Saturday, March 17th, is Saint Patrick’s Day; one of two Catholic Saints whose feast day appear on all secular calendars (St. Valentine is the other). In Ireland, celebrations of St. Patrick’s life date back over a thousand years. The Church officially recognized March 17th as St. Patrick’s feast day in the early 1600s.
The St. Patrick's Day custom came to America in 1737, with the city of Boston hosting the first public celebration. However, New York City claims that Boston’s celebration did not count because it lacked a parade; New York hosted the first St. Patrick’s Day Parade in 1762 (have those two cities ever liked each other).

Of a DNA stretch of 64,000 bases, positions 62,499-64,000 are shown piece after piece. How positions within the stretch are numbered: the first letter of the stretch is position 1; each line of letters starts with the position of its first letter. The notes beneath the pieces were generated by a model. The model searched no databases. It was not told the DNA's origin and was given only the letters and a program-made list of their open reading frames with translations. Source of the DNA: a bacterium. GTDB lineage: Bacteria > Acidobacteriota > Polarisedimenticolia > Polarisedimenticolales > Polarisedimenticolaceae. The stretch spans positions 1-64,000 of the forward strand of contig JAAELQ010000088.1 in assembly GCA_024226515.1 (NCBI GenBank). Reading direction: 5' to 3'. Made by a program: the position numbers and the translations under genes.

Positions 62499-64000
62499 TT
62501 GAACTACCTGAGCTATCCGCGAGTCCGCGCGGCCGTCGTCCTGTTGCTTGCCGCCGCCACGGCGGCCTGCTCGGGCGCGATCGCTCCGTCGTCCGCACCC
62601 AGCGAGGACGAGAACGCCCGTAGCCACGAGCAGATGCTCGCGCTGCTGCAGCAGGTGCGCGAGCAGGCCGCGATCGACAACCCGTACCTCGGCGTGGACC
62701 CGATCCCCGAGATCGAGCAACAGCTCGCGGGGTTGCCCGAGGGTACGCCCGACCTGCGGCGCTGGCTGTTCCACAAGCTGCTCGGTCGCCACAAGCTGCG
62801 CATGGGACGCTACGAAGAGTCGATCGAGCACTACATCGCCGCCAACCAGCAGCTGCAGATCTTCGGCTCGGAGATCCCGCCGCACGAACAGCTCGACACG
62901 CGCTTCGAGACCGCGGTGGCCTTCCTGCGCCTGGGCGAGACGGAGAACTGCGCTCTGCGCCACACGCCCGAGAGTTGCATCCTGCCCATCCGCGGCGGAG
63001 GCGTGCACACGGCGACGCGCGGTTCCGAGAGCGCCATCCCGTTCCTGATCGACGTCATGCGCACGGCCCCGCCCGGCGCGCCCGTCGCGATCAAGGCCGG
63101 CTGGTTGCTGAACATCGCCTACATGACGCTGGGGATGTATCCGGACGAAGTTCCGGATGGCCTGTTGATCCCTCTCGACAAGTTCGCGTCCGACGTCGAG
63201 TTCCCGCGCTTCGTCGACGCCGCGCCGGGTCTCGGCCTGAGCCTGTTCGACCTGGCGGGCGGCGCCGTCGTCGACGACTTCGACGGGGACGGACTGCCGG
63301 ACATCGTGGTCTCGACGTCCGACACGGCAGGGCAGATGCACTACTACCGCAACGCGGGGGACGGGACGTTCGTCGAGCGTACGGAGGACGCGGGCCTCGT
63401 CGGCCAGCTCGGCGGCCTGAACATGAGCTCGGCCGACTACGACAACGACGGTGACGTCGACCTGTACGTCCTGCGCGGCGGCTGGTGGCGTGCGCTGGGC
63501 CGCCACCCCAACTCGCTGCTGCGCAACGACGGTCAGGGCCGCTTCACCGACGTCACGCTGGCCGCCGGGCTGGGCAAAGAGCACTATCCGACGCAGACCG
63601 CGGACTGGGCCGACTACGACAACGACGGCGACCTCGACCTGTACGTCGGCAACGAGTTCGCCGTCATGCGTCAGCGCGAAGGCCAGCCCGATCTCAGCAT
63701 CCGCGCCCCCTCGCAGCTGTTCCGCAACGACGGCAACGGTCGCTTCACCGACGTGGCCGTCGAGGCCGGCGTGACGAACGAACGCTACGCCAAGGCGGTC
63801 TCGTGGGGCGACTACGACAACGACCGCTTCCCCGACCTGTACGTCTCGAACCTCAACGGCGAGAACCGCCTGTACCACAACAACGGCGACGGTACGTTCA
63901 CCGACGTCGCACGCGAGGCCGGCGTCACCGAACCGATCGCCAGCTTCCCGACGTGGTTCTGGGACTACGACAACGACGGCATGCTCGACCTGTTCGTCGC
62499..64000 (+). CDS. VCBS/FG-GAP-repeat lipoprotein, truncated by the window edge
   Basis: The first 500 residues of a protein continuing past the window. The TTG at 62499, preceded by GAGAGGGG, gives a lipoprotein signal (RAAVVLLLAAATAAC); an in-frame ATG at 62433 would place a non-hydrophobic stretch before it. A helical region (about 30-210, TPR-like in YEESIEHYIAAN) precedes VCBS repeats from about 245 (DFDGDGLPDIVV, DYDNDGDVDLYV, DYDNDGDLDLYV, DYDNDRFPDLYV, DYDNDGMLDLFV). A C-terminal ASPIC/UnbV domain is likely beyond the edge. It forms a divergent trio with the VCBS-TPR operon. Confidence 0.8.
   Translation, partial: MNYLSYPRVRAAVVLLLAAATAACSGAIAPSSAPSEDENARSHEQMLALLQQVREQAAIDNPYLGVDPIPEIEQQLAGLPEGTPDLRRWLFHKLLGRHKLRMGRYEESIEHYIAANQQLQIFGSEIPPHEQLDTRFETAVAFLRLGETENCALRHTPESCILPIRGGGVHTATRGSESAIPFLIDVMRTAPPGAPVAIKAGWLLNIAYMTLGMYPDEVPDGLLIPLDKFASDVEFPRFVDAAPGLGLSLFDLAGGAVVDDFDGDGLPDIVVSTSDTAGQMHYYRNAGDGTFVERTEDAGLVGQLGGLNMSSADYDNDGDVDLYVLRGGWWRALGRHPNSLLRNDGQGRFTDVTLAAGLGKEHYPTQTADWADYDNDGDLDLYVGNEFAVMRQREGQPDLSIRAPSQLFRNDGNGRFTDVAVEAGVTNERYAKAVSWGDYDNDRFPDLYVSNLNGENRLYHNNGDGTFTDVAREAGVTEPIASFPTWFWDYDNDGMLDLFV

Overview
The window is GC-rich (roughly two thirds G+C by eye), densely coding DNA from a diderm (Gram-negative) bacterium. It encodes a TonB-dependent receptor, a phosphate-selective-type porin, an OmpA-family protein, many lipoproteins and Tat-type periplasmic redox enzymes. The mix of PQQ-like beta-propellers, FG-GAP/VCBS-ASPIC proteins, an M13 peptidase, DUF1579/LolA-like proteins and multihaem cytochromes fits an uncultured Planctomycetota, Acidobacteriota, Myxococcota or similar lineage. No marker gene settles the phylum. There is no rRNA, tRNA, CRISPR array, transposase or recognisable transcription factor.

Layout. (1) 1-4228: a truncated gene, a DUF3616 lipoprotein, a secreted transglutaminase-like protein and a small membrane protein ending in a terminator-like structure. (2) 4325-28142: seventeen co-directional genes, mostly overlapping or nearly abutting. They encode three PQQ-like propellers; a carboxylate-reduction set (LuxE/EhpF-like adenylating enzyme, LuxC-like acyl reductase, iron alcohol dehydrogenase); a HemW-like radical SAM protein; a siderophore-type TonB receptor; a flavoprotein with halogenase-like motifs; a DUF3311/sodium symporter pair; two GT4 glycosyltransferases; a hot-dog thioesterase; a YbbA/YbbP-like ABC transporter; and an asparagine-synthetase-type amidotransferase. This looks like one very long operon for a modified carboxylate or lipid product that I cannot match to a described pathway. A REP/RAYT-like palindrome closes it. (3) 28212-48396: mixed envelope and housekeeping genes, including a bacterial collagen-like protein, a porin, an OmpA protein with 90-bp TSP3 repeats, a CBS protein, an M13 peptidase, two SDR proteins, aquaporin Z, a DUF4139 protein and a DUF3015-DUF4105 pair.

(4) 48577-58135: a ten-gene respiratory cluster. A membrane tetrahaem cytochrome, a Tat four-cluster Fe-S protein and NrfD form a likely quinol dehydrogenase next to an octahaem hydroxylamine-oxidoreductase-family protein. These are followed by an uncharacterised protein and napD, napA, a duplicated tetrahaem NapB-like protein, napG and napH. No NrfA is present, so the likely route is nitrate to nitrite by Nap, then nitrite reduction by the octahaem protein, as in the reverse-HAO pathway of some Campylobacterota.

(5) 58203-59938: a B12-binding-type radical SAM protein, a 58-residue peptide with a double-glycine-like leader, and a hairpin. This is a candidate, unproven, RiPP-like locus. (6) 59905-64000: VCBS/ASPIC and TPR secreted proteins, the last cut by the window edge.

Over time, St. Patrick’s Day has become less about the man and more about a celebration of Irish culture with people wearing green, displaying shamrocks, and eating cornbeef.
This St. Patrick’s Day let’s stop for a minute and remember what we are celebrating on March 17th – a man, a priest, a missionary – St. Patrick.
Here is a link to an article about why we should Put St. Patrick Back In St. Patrick's Day!
For Mr. Foley’s class, there is a short reflection at the end; it is due Tuesday, March 20th